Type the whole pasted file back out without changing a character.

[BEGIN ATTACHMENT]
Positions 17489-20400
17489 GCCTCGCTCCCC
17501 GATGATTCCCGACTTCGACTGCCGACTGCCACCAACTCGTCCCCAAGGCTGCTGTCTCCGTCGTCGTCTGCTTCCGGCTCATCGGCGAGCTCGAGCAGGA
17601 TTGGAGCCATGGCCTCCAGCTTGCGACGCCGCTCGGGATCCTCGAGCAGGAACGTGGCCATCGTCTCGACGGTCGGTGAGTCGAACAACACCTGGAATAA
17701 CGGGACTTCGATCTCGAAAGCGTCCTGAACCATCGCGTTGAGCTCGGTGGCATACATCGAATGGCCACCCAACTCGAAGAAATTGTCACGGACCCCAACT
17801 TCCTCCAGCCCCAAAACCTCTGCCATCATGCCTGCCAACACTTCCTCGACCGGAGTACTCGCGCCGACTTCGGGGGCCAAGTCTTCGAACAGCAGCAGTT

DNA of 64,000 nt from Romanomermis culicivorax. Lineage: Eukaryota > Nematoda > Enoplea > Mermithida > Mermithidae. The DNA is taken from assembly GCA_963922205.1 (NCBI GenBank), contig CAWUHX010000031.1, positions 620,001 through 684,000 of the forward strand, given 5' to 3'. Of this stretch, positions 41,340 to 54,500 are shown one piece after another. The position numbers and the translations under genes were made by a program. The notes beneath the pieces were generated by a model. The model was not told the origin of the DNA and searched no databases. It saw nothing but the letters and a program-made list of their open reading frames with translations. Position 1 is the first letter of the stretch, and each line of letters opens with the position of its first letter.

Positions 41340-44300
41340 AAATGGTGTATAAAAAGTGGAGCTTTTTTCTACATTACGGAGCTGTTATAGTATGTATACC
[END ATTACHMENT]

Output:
Positions 17489-20400
17489 GCCTCGCTCCCC
17501 GATGATTCCCGACTTCGACTGCCGACTGCCACCAACTCGTCCCCAAGGCTGCTGTCTCCGTCGTCGTCTGCTTCCGGCTCATCGGCGAGCTCGAGCAGGA
17601 TTGGAGCCATGGCCTCCAGCTTGCGACGCCGCTCGGGATCCTCGAGCAGGAACGTGGCCATCGTCTCGACGGTCGGTGAGTCGAACAACACCTGGAATAA
17701 CGGGACTTCGATCTCGAAAGCGTCCTGAACCATCGCGTTGAGCTCGGTGGCATACATCGAATGGCCACCCAACTCGAAGAAATTGTCACGGACCCCAACT
17801 TCCTCCAGCCCCAAAACCTCTGCCATCATGCCTGCCAACACTTCCTCGACCGGAGTACTCGCGCCGACTTCGGGGGCCAAGTCTTCGAACAGCAGCAGTT

DNA of 64,000 nt from Romanomermis culicivorax. Lineage: Eukaryota > Nematoda > Enoplea > Mermithida > Mermithidae. The DNA is taken from assembly GCA_963922205.1 (NCBI GenBank), contig CAWUHX010000031.1, positions 620,001 through 684,000 of the forward strand, given 5' to 3'. Of this stretch, positions 41,340 to 54,500 are shown one piece after another. The position numbers and the translations under genes were made by a program. The notes beneath the pieces were generated by a model. The model was not told the origin of the DNA and searched no databases. It saw nothing but the letters and a program-made list of their open reading frames with translations. Position 1 is the first letter of the stretch, and each line of letters opens with the position of its first letter.

Positions 41340-44300
41340 AAATGGTGTATAAAAAGTGGAGCTTTTTTCTACATTACGGAGCTGTTATAGTATGTATACC